The top eurozone leaders have agreed to implement measures to boost economic growth in Europe. But differences remain on the thorny issue of eurobonds.
The leaders of Germany, France, Italy and Spain vowed to mobilize hundreds of billions of euros to implement new growth measures at a meeting in Rome on Friday.
French President Francois Hollande said after the talks that the leaders had agreed to invest "one percent of European GDP, that is 120 to 130 billion euros ($150 billion - $162 billion), to support growth."
Italian Prime Minister Mario Monti told a joint news conference: "Growth can only have solid roots if there is fiscal discipline, but fiscal discipline can be maintained only if there is growth and job creation."
The growth measures include increasing the European Investment bank's capital, redirecting unspent EU regional funds and launching project bonds to co-finance major public investment programs.
Speaking after the 100-minute talks in the Villa Madama overlooking the Italian capital, German Chancellor Angela Merkel endorsed the growth packet, calling it "the right signal."
"The lesson of this crisis is more Europe, not less Europe," Merkel said.
"We need to work closer together politically, especially in the eurozone. Whoever has a common currency must also have coherent policies. That is also a lesson from the last two years," Merkel went on.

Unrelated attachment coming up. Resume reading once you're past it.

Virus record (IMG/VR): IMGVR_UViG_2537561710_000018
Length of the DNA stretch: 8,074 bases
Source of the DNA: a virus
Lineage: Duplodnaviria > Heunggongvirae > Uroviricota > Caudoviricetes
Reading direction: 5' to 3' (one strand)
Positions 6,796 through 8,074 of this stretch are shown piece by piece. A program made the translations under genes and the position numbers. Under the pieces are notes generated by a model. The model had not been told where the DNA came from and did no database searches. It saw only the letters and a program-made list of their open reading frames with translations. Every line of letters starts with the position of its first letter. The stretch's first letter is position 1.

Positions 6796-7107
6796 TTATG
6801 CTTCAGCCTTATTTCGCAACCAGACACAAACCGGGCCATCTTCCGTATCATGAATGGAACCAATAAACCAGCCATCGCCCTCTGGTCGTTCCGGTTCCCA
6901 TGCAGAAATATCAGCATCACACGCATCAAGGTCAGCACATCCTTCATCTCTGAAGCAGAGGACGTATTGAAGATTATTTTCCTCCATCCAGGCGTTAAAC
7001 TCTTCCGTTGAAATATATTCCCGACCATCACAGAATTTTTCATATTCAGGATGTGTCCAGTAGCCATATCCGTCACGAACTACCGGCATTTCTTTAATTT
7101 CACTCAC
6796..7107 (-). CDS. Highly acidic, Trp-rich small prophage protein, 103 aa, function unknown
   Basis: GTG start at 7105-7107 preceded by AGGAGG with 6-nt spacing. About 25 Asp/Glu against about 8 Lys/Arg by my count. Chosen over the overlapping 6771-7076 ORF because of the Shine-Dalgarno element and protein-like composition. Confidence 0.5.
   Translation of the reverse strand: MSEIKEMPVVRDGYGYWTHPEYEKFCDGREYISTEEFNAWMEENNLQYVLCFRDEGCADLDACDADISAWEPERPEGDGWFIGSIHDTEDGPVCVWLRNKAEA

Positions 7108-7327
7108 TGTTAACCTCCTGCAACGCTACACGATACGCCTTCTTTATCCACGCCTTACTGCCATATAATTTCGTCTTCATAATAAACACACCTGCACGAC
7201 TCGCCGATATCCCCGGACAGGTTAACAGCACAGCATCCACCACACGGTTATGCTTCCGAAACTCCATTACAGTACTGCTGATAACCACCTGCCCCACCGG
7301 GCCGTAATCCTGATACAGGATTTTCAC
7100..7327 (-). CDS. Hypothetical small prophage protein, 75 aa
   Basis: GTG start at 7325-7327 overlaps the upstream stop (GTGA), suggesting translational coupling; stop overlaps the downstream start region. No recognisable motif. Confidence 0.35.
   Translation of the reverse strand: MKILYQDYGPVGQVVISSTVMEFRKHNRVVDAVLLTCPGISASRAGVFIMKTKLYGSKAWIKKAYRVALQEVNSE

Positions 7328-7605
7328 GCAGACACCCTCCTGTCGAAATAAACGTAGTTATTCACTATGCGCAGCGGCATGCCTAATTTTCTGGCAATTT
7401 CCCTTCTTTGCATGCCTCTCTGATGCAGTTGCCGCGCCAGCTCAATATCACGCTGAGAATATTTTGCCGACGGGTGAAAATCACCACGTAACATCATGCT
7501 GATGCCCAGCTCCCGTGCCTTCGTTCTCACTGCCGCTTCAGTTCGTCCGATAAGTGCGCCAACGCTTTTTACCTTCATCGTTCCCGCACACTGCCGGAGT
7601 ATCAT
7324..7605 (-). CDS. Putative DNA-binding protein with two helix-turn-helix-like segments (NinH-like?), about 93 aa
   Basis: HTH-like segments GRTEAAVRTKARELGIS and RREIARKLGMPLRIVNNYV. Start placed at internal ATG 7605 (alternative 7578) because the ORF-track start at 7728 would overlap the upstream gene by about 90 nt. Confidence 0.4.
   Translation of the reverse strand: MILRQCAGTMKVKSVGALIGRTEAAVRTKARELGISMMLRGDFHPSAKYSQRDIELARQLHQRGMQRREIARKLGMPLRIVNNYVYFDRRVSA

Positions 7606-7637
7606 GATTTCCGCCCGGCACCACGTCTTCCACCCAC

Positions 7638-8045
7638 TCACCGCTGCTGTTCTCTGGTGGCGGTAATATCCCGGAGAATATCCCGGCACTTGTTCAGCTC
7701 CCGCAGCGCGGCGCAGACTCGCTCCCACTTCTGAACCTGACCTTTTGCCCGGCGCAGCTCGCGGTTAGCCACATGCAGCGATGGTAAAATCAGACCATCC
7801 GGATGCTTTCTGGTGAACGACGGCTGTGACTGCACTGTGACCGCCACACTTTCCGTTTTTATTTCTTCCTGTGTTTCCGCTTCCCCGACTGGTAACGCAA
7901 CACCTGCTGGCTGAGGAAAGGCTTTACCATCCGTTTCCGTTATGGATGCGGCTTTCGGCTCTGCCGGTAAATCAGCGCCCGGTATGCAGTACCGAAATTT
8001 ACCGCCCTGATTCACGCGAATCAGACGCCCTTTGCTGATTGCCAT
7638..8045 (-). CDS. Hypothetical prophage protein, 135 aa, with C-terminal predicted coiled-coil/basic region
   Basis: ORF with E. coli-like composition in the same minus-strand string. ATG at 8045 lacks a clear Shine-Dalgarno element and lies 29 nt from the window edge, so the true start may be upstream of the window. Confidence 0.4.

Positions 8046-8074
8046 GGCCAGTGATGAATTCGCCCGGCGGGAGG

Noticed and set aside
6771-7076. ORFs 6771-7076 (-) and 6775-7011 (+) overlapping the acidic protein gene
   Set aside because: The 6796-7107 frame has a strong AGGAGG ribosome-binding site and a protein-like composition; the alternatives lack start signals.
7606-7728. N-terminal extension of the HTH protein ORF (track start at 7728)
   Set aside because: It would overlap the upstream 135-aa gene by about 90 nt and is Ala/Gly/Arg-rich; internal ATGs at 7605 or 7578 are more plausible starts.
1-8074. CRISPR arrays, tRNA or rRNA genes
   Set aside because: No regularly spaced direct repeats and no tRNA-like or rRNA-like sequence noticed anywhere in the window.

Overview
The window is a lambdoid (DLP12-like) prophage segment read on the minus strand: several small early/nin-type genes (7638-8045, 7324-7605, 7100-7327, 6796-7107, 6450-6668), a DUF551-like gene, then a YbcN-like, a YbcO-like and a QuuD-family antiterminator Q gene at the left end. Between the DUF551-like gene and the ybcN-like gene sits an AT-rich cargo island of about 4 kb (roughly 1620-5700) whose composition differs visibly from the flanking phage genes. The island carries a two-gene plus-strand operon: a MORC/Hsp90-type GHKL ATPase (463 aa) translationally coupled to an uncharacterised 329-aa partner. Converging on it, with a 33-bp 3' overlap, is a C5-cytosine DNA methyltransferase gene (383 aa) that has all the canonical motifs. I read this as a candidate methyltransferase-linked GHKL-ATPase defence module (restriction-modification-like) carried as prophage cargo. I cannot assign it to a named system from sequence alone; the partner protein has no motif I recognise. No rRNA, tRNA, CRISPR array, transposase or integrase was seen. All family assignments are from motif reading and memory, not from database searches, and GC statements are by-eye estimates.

Spanish Prime Minister Mariano Rajoy said the four had agreed "to use any necessary mechanism to obtain financial stability in the euro zone."
Despite Merkel's call for more coherence, however, differences remain, particularly on the issue of eurobonds.
Merkel has insisted that members of the 17-nation currency union must transfer control over national budget and economic policies to Brussels before Germany would consider common debt issuance.
In an apparent challenge to the chancellor, however, Hollande said: "I consider eurobonds to be an option ... but not in 10 years. There can be no transfer of sovereignty if there is not an improvement in solidarity."
Such rifts are likely to remain a stumbling block at a full EU summit scheduled for next Thursday and Friday.
The summit is expected to take the first steps towards a closer and fiscal union as European leaders hasten to find ways of combating a two-year-old debt crisis that is threatening to engulf Spain and Italy.
Spain to request aid
Meanwhile, Spanish Finance Minister said on Friday the country would formally request eurozone aid for its banks on Monday.
Speaking after two days of talks with European counterparts in Luxembourg, De Guindos said: "We will submit next Monday the letter with the formal request for aid."
Madrid says the banks need up to 26 billion euros ($78 billion) to survive a severe financial slump.